The crazies driving the noisy, corporate-sponsored “school reform movement” exposed by my old friend Mike Klonsky—take a look:
I rarely take statistics seriously when it comes to teacher evaluation. Especially when they’re based on student test scores and published in the New York Times. But this one is too good to pass up.
At Public School 234 in TriBeCa, where children routinely alight for school from luxury cars, roughly one-third of the teachers’ ratings were above average, one-third average and one-third below average.
I mean, except in Lake Wobegon, isn’t this what average means (no pun intended)? It’s the perfect distribution. If you fired the bottom third, wouldn’t one-third still be below average?
At Public School 87 on the Upper West Side, where waiting lists for kindergarten spots stretch to stomach-turning lengths, just over half the ratings were above average. The other half were average or below average on measure, based on student test scores.
Multiple Choice Question: A typical American classroom has as much to offer an inquiring mind as does:
A) a vacant lot B) a country road C) a street corner D) the city dump E) the custodian’s closet F) none of the above
Analogy Test: High-stakes, standardized testing is to learning as:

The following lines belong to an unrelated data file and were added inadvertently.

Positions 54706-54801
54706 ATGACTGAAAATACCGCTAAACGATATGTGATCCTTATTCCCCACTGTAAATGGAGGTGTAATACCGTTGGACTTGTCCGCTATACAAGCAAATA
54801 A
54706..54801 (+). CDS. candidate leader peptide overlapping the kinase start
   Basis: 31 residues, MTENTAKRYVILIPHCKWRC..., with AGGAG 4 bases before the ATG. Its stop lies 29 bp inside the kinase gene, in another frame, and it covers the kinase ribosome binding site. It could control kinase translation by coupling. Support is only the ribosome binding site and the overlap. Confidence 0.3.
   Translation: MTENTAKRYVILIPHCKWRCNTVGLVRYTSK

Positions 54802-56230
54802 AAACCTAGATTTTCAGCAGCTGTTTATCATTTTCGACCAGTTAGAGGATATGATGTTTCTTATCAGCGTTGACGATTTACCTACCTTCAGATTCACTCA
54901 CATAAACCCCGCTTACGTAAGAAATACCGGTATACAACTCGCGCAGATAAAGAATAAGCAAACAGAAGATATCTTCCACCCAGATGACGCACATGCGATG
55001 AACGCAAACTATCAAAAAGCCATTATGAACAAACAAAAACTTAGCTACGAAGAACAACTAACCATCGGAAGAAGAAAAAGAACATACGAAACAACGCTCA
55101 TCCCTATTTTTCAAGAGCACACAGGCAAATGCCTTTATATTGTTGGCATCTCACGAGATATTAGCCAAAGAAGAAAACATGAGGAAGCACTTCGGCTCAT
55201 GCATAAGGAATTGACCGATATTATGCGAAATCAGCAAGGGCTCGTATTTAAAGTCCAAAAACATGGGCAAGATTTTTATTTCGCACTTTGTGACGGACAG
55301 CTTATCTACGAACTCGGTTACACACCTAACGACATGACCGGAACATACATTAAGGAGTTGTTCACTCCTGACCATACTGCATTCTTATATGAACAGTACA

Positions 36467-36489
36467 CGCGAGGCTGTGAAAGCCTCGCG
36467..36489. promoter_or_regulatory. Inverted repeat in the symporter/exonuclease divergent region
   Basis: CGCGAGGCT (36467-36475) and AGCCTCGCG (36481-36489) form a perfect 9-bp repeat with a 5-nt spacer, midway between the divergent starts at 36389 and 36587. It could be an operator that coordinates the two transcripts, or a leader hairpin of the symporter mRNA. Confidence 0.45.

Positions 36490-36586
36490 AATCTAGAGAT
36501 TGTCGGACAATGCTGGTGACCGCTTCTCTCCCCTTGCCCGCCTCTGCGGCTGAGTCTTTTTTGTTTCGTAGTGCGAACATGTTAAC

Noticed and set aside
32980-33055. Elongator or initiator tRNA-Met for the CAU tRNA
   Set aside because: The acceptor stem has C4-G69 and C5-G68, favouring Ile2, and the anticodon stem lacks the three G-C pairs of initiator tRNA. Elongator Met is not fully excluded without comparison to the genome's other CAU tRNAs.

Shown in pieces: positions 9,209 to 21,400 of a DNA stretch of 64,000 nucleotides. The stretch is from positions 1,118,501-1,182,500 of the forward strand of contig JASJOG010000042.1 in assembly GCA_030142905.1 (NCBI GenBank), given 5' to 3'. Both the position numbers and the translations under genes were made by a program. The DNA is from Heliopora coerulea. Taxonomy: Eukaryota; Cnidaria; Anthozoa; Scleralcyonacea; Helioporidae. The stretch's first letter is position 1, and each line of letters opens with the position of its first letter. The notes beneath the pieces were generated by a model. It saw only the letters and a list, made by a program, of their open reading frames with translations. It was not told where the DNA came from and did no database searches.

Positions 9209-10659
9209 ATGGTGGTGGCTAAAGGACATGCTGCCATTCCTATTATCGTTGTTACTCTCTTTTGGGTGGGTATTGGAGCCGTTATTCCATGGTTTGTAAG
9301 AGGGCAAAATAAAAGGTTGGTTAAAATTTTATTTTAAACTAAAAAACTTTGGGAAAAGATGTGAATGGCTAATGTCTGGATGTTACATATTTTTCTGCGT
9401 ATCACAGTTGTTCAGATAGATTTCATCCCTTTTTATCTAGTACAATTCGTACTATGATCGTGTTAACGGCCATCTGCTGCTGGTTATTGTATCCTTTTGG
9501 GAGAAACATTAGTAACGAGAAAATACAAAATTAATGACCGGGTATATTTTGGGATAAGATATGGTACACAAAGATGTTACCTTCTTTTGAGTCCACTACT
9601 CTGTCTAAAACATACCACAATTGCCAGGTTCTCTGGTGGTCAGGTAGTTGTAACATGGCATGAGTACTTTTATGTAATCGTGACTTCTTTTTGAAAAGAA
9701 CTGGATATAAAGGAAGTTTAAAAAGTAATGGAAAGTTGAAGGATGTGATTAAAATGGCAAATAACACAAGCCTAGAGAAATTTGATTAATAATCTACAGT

A) memorizing a flight manual is to flying B) watching an episode of Hawaii Five-O is to doing police work C) exchanging marriage vows is to a successful relationship D) reading Gray’s Anatomy is to practicing surgery E) singing the national anthem is to citizenship F) all of the above
Education is a perennial arena of struggle as well as hope: struggle because it stirs in us the need to look at the world anew, to question what we have created, and to wonder once again what’s worthwhile for human beings to know and experience; and hope because it gestures toward a possible future, toward the impending, toward the coming of the new and the strange. Education is where we ask how we might engage, enlarge, and change our lives; it’s where we confront our dreams and fight out notions of the good life; it’s where we try to comprehend, apprehend, or possibly even transform all that we find before us.
What does it mean to be human in the 21st Century? What are we? Where have we come from, and where are we headed?
Education raises these most fundamental questions again and again. It’s a yeasty and combustible brew and a contested space, an essential and natural site of conflict—sometimes restrained, other times in chaotic eruption—and it was always so. In this special issue of the Bank Street Occasional Papers, we will dive into the wreckage, engage the fight, and hope to reclaim the ground of education in and for democracy.